Data Analysis in the Cloud

In the last two years I have slowly deviated from using GUI-interfaces for statistical analysis towards a more open and transparent approach. Before and during the pandemic I have shiftet my data-analysis completely to R and I have offered in the last semester for the first time a course on “Data Science in Education” in which I have used R intensively with students. Since my usage of R has increased in the meantime also towards more complex scenarios like natural-language-processing or social-network-analysis I was loooking into an analysis environment that is easy to reach and that can run without disturbing my other tasks. This requirement has become even more important during the pandemic in which I hardly find time to let my computer run 1 hour for an analysis without interacting. My usage scenario is clearly only a fraction of any standard high-performance-computing so I was looking for a flexible solution which is cheap and scalable.

Cloud computing and elastic hosting combined

In the end I have found a solution which combines a pre-configured version of the R-Studio-Server with a very flexible and easy hosting provider. In this short summary, i will describe how you can set up your own analysis environment in the cloud.

  1. First of all, you need an account with the hosting provider Digitalocean. If you follow the referral link you will receive a credit of $100 over 60 days. This means effectively that your experimentation will not even cost you a dime. If you hesitate to start an account with a company based in the US, I can point you the the very extensive information about adherence to GDPR rules. In addition, you can also decide to put your server into a European location (my server is in Frankfurt, Germany).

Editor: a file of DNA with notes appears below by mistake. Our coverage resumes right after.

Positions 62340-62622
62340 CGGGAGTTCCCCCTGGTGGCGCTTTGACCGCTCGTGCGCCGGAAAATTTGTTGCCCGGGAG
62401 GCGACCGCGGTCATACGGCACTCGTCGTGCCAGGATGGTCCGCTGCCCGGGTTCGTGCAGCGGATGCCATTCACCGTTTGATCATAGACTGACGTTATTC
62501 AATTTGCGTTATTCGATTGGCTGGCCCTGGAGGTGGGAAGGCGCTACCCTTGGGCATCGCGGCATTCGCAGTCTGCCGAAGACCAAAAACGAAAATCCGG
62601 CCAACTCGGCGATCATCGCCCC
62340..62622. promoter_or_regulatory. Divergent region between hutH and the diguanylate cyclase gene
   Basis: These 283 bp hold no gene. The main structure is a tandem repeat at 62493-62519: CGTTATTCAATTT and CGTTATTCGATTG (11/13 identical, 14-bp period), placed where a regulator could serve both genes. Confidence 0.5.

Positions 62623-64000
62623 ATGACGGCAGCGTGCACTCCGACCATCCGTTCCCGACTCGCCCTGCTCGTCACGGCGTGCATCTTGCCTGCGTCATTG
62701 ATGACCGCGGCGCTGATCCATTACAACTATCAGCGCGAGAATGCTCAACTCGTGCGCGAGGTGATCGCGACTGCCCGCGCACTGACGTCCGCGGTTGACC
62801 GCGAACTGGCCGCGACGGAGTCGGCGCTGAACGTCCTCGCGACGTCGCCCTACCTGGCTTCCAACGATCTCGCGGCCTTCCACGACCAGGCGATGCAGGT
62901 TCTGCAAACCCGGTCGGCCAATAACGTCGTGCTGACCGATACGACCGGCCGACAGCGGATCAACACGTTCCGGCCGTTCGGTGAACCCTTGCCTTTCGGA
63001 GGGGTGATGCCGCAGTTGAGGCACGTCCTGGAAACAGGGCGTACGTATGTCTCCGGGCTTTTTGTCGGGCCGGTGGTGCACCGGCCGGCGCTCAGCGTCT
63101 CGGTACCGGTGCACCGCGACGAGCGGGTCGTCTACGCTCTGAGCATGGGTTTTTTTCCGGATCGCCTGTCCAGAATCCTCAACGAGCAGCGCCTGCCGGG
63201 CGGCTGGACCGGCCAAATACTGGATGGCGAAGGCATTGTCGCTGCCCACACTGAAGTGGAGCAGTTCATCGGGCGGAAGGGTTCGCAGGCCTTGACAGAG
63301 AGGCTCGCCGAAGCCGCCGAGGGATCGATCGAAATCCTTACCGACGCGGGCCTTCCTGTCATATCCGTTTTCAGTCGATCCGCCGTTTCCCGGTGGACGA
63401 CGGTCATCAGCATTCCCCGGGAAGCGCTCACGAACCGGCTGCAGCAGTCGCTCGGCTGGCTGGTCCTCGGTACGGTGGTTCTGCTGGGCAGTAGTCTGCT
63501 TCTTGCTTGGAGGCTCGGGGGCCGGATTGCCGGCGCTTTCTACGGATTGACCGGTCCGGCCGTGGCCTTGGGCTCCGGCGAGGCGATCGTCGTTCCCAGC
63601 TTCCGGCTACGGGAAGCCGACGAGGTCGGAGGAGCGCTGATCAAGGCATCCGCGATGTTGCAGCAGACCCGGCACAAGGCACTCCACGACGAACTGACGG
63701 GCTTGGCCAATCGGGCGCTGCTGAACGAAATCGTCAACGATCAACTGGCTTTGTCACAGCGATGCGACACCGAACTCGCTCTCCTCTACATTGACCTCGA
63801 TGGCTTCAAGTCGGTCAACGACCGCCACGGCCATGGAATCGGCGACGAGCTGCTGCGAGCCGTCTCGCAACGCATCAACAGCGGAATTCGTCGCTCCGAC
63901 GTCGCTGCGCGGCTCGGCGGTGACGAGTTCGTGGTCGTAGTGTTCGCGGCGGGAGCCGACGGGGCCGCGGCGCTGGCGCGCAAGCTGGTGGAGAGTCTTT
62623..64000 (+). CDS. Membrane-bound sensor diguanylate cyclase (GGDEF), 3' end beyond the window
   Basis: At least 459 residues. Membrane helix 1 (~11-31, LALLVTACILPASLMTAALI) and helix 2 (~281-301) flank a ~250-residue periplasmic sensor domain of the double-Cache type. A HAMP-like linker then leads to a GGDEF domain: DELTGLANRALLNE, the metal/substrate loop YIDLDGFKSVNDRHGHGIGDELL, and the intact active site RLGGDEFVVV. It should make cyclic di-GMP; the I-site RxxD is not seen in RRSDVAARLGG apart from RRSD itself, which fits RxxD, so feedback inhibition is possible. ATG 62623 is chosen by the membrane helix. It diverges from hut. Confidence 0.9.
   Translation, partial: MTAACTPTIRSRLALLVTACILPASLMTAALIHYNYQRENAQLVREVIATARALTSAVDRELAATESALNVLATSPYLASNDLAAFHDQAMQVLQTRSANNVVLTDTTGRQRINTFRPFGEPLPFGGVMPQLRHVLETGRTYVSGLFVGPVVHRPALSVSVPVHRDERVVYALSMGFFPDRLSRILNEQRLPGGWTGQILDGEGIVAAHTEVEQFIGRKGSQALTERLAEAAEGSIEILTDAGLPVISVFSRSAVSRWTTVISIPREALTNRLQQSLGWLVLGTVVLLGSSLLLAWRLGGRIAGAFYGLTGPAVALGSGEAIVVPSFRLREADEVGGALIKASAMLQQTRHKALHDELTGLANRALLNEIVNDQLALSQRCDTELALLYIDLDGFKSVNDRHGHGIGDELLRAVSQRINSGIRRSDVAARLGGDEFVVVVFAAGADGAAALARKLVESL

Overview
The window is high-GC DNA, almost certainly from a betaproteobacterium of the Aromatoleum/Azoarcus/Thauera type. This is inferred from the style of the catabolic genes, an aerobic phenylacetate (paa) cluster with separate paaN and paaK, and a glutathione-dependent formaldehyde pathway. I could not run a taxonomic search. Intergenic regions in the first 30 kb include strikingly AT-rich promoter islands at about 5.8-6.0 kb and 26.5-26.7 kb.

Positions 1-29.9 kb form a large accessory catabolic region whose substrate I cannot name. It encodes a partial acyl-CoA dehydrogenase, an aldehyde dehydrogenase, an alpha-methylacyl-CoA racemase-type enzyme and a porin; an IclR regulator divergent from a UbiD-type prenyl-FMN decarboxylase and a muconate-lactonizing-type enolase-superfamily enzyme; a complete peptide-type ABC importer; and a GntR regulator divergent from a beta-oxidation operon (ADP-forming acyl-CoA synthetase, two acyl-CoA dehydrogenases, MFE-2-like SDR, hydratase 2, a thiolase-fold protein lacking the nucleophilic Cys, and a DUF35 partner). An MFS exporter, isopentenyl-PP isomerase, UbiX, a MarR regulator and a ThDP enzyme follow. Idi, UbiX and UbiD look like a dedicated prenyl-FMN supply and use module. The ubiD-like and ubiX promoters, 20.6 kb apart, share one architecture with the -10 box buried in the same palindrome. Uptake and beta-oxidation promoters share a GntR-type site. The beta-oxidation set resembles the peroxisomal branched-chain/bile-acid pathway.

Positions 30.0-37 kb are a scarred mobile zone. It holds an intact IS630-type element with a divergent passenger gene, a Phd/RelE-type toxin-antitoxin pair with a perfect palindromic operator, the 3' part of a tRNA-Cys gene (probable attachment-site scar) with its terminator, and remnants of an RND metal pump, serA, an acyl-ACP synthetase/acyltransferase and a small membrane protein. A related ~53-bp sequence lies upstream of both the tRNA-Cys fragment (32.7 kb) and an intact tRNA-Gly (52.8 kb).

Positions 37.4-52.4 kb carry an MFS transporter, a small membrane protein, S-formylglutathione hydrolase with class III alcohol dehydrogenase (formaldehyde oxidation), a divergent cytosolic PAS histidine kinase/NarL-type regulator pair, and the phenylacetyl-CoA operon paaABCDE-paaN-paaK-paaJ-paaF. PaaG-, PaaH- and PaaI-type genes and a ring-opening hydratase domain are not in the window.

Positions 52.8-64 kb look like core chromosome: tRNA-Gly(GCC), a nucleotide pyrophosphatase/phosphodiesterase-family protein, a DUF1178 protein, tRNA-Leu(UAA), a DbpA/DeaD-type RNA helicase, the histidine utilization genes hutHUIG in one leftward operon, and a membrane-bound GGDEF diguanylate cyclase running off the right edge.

2. The second step is that you need to install a so called “Droplet” on your server. Virtualisation of servers has the big advantage that non-technical users get a readymade server package without the need to configure a lot of dependencies and update scripts on the commandline etc. You might have heard from Docker or VMWare which is also used to run for example two operating systems on one computer. The virtualization images with Digitalocean are called Droplets and there is a Droplet which exactly fulfilled my requirements.
  3. Mauricio “Pacha” Vargas, a statistican from Chile, has created a Droplet that has all ingredients to run a lot of analysis options in the cloud. His droplet contains besides R and RStudio Server also the ShinyServer and a number of additional libraries and packages which should make the image relative future-proof. You can find a detailed step-by-step explanation how you can install the droplet and also add users to the Droplet on the Droplet page. You can even add multiple users and use the image in a research team.
  4. The nice thing with the installation of the Droplet on the Digitalocean infrastructure is that you can at all times resize your Droplet and increase CPU capacity or memory. This comes of course with a price, but since you can also resize the Droplet back to the smallest image after a heavy operation (the basic image costs 5 US$ per month), the costs involved will be very limited. In my case, I was running into some memory problem during the collection of around 700 000 tweets and I resized the image just for this operation.


Your R-Server is after installation available under a unique IP and you can access it with a username and password. I am very satisfied with this solution and now I can start something on the server and come back after some time to continue analysis. I have not realised any delays due to the server-based access so far and it feels like I would be running R-Studio on my machine.

It would be nice if in the future a real multi-user access would be possible in which collaborative spaces could be defined on a project-basis without allowing access to all data in the environment. This would also make the cloud-environment an ideal environment for teaching statistics and data-science with R.

Marco Kalz
Marco Kalz
Professor of Educational Technology

My research interests is on open education, pervasive technologies and formative assessment to support (lifelong) learning and knowledge construction.